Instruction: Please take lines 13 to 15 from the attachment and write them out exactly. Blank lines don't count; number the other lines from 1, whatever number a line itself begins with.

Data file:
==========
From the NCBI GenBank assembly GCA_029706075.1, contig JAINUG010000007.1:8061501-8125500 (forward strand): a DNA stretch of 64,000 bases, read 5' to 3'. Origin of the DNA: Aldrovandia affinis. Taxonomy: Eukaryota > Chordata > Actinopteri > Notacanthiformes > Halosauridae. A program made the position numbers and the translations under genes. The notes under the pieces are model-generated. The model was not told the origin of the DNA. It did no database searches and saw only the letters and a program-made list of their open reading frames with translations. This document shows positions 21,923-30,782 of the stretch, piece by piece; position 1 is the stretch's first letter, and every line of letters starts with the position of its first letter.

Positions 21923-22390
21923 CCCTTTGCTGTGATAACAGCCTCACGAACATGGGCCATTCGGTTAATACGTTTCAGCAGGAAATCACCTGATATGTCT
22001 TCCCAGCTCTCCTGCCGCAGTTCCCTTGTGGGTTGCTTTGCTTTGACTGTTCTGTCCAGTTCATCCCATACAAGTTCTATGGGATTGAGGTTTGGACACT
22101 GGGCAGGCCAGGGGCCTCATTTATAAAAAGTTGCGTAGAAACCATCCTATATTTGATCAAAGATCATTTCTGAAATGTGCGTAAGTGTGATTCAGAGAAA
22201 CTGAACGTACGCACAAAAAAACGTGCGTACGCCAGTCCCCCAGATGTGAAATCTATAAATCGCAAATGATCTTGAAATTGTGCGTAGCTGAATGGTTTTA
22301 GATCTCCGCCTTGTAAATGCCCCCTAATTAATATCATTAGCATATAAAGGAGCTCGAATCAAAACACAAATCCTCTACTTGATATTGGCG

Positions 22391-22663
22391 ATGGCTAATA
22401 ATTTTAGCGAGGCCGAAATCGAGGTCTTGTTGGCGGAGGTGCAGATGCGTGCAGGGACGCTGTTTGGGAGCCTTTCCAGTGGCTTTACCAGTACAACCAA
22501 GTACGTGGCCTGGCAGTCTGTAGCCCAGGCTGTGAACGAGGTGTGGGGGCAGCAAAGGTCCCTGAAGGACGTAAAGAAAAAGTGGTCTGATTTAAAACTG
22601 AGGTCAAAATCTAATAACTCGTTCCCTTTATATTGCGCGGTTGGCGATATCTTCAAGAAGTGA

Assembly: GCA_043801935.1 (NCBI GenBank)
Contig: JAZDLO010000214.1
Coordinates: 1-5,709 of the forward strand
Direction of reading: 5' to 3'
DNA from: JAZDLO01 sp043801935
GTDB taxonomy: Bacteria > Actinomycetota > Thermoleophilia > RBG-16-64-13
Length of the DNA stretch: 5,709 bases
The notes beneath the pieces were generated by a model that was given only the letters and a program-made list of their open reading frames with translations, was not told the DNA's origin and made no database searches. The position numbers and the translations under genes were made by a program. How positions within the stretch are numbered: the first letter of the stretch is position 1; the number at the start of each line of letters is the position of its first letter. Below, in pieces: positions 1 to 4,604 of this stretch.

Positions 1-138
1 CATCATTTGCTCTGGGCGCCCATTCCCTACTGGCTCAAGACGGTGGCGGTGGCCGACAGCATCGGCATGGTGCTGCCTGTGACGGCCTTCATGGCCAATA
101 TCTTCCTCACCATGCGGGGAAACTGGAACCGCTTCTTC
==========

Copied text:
Assembly: GCA_043801935.1 (NCBI GenBank)
Contig: JAZDLO010000214.1
Coordinates: 1-5,709 of the forward strand